Posted 25th October 2018 | 2 Comments

Delayed tram-trains start running in Yorkshire

THE first tram-trains have started running in British public service today, after the project had been delayed by several years.

The route now being served connects the tramways in central Sheffield with Rotherham via a connection with National Rail infrastructure at Tinsley.

The project has been seen as a trial to test the likelihood of similar services runnning in other cities, such as Manchester.

The original tram-train plans were announced by the Department for Transport in March 2008 for the Penistone Line between Huddersfield, Barnsley and Sheffield. In theory, services should have started in 2010.

The present route was selected for development in 2009, but the scheme was plagued by rising costs which have increased five-fold to £75 million.

Network Rail route managing director Rob McIntosh said the new services, which run every 20 minutes between Rotherham and Sheffield city centre, would stimulate the economy.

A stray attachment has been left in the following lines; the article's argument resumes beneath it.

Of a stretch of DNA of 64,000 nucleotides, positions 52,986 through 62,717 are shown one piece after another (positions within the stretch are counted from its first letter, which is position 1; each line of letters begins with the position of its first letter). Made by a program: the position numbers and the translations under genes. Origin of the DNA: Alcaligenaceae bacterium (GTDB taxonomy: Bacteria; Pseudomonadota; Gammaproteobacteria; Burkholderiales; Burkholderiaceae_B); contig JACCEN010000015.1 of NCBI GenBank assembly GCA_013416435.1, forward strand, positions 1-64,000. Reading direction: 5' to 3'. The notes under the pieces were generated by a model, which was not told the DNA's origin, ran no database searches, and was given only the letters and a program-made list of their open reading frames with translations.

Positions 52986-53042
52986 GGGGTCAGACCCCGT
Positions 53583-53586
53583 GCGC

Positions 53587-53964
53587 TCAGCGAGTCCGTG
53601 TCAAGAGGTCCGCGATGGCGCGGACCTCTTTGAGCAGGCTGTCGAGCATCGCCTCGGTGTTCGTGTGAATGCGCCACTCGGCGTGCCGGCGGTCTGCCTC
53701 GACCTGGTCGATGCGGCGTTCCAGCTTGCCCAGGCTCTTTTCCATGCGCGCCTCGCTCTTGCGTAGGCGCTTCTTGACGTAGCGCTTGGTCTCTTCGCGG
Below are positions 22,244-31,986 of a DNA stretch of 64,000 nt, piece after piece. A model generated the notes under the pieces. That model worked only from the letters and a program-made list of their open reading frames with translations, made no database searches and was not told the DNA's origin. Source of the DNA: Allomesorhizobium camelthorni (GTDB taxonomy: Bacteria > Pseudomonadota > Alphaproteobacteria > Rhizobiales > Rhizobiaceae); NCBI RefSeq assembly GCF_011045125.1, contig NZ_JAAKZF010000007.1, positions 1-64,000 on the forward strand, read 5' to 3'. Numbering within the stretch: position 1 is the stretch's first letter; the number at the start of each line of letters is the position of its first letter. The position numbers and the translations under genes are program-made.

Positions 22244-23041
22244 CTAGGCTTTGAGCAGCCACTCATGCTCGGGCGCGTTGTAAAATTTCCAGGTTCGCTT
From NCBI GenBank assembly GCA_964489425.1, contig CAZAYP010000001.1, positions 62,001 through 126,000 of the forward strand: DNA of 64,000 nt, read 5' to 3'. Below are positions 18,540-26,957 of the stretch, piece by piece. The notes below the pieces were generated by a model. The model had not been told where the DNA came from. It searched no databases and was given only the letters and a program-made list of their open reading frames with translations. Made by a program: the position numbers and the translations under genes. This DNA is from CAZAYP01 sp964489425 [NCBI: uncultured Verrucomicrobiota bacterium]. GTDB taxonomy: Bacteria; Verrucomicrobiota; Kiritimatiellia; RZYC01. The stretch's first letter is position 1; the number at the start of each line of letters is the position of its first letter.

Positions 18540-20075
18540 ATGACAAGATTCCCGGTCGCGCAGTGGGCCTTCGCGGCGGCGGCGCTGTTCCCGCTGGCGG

He added: ‘I foresee this network not just carrying on but also growing.’ He said further opportunities for extending the service would be explored.

Reader Comments:

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  • Chris Jones-Bridger, Buckley Flintshire

    I'm sure when originally proposed the sponsors never envisaged that it would take so long for this trial scheme to become operational. With luck it will be the first of many similar operations.

    However if the concept is to gain more widespred use perhaps some questions require detailed answers especially where the five fold increase in spending was incurred. How much was actually spent on construction & procurement as opposed to development costs to make tramtrain work in the UK market? As tramtrain was already operational on several continental systems was the technology transferable or did the UK trial have to be created from first principles?

    Trams & trains may have differing technical specifications but within the UK Metrolink, Croydon and Tyne & Wear all have historic experience of adapting heavy rail to light rail & in the case of the latter experience of sharing infrastructure with heavy rail. Hopefully Sheffield was able to draw from this historic experience.

    Now that technical standards & operational rules have been established the challenge now is to see where an economic case can be made for adapting existing networks either as a substitute for heavy rail or as an economical means of expanding current light rail.

  • Andrew Gwilt, Benfleet Essex

    [Message deleted by moderator. Reason: defamatory content.]

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